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Picture books

A picture book that sets out to make children think, or spurs them into action, is worth its weight in gold. But all that is glitters is often a far cry from gold.

Perhaps Marcus Pfister's publisher dares not mess with its golden goose after the worldwide success of his hologram-scaled Rainbow Fish books. But without the glittering gewgaws, The Happy Hedgehog (North-South pound;9.99) fails to shine in the same way. A laid-back herbalist hedgehog marvels at the absurd ambitions of his stressed-for-success fellow animals, eventually demonstrating the "superior value" of his knowledge of healing drugs.

Although Pfister may have been aiming to lampoon the folly of useless toil in the service of blind ambition, the message that comes across is "hard work is for mugs". He's ended up working an empty, hippie-era cliche to death.

I was also disappointed by Sara Fanelli's Dear Diary (Walker pound;9.99). At first glance, Dear Diary seems a clever cutting-edge-ish sort of book. Using the device of a series of diaries, it tells an everyday story of school and family life using multiple points of views.

This approach was used expertly by Anthony Browne (in Voices in the Park) and David Macaulay (in Black and White) but Fanelli's book lacks the coherence needed to tie the stories together. The chapter headings provide an illusory underpinning of sense with semi-relevant quotes from The Greats. Good design does what it can to make the book hang together, but my mind still felt shredded by the scribbles, faux-naif imagery, photomontage cliches, and a handwritten text that was often difficult to read. Art students and trendies will enjoy the very qualities of the book that were not to my liking, and if you'rea Sara Fanelli fan, don't let me put you off completing your collection.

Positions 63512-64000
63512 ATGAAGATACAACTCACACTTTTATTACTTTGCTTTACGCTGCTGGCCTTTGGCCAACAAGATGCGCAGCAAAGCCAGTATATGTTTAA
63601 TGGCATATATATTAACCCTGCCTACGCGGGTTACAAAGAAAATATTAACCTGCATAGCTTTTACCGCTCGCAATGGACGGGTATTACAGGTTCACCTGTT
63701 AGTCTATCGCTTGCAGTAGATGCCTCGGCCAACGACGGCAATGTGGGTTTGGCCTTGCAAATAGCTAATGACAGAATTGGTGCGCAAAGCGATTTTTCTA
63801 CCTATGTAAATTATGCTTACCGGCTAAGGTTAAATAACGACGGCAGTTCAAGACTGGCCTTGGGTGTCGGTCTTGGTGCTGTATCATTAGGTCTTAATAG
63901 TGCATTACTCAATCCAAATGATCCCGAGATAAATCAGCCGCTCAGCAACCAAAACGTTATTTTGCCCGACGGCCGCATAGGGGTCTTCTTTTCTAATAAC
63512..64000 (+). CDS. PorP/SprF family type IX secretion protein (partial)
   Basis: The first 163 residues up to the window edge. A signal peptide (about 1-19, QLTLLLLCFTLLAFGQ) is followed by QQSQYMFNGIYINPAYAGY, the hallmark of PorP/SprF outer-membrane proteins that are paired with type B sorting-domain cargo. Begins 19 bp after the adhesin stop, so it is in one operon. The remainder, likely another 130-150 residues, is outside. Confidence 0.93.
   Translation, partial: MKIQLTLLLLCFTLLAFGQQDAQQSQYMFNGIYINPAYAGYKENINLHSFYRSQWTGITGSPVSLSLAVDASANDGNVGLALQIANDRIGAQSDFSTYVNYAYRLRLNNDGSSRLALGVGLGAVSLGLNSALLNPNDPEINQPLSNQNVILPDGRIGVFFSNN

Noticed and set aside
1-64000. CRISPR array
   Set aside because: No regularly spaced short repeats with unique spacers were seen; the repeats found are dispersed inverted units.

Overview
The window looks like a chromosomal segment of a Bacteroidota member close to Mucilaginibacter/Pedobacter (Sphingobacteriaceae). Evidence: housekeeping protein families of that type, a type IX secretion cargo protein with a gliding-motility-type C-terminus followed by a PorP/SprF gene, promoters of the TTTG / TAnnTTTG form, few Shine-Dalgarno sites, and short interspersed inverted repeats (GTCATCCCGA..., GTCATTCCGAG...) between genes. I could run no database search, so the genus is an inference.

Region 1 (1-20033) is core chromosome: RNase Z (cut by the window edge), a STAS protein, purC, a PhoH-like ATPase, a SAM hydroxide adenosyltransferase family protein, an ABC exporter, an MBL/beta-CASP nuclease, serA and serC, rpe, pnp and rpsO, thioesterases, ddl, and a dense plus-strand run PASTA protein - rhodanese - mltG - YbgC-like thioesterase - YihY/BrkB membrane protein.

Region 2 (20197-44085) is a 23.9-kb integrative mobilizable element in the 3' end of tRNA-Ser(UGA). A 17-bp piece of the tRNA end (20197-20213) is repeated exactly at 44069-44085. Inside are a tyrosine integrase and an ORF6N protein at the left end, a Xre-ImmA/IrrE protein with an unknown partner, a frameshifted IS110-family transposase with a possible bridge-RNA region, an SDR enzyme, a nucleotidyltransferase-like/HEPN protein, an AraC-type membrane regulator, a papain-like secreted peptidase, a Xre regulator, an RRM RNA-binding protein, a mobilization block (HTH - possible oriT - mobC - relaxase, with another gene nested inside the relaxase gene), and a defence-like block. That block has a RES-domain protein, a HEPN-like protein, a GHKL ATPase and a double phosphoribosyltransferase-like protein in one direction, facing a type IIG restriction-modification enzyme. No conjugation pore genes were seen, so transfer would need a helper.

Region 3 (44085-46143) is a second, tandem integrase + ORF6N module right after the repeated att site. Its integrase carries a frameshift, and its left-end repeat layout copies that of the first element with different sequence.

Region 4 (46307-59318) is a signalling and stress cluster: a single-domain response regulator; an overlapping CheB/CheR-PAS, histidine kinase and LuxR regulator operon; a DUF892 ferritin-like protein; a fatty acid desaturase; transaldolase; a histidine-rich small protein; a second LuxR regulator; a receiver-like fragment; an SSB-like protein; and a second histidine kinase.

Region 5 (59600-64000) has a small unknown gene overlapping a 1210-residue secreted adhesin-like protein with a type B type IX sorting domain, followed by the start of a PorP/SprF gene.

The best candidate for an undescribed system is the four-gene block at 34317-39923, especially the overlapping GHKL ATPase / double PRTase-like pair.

The current hardcover reissue of Chris Van Allsburg's The Mysteries of Harris Burdick (Andersen Press pound;9.99) is a different kettle of fish. Van Allsburg is one of the most accomplished picture book illustrators in the United States, best known for his picture book Jumanji. His marvellously three-dimensional pencil illustrations are intense and loaded with mystery.

The (presumably fictitious) Harris Burdick is described as an author illustrator who disappeared after leaving some picture book fragments at a publisher's office. The illustrations follow with tantalising fragments of text. The fragments always fall somewhere in the midst of the missing stories, and they offer an irresistible challenge to complete the rest of the tale. If ever there was a picture book to inspire creative writing from readers of any age, it is Harris Burdick.

Claudia Fries has created a classic tale of prejudice with A Pig Is Moving In! (Siphano Picture Books pound;8.99). A trio of animals adopt a "there goes the neighbourhood" stance when a pig moves into their apartment building. Of course, their preconceptions inform the way they react to minor incidents of the pig's clumsiness. But it turns out the minor messes made by the pig (which he always cleans up) are all in the cause of a gesture of goodwill for his new neighbours, who are pleasantly surprised by the end.

The story is well told, and the illustrations, although not masterful, are well laid out and stand up to repeated viewings. This is a heartfelt book that will challenge children to consider how their own prejudices colour their opinions about others.


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